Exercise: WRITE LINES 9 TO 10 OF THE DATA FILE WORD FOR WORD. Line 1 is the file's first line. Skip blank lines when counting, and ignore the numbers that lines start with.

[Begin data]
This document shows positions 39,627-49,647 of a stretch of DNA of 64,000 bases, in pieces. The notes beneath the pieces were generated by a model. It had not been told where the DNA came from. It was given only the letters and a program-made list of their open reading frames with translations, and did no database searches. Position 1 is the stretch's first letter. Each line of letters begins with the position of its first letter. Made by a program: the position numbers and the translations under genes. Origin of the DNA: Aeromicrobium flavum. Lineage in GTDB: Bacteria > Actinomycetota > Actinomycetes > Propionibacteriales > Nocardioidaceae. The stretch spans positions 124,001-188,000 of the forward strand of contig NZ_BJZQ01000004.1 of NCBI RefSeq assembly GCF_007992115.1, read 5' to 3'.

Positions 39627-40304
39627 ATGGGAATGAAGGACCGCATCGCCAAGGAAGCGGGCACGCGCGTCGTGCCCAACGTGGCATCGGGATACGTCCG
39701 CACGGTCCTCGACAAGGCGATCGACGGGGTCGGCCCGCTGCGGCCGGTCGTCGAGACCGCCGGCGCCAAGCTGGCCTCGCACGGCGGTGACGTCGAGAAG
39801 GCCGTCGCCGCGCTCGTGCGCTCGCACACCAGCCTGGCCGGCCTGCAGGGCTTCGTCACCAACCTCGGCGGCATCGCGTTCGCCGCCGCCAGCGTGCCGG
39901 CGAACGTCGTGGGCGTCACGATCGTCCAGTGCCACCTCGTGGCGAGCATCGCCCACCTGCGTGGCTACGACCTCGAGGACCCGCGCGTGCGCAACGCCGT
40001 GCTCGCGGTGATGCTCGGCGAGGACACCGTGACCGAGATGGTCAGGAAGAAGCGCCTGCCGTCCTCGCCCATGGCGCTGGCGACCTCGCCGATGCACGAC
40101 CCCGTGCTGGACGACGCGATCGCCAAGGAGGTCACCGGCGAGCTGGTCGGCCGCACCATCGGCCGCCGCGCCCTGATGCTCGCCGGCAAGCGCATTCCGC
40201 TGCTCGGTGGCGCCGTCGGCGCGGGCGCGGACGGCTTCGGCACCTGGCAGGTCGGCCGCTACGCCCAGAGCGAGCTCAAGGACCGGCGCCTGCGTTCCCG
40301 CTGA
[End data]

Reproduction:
40201 TGCTCGGTGGCGCCGTCGGCGCGGGCGCGGACGGCTTCGGCACCTGGCAGGTCGGCCGCTACGCCCAGAGCGAGCTCAAGGACCGGCGCCTGCGTTCCCG
40301 CTGA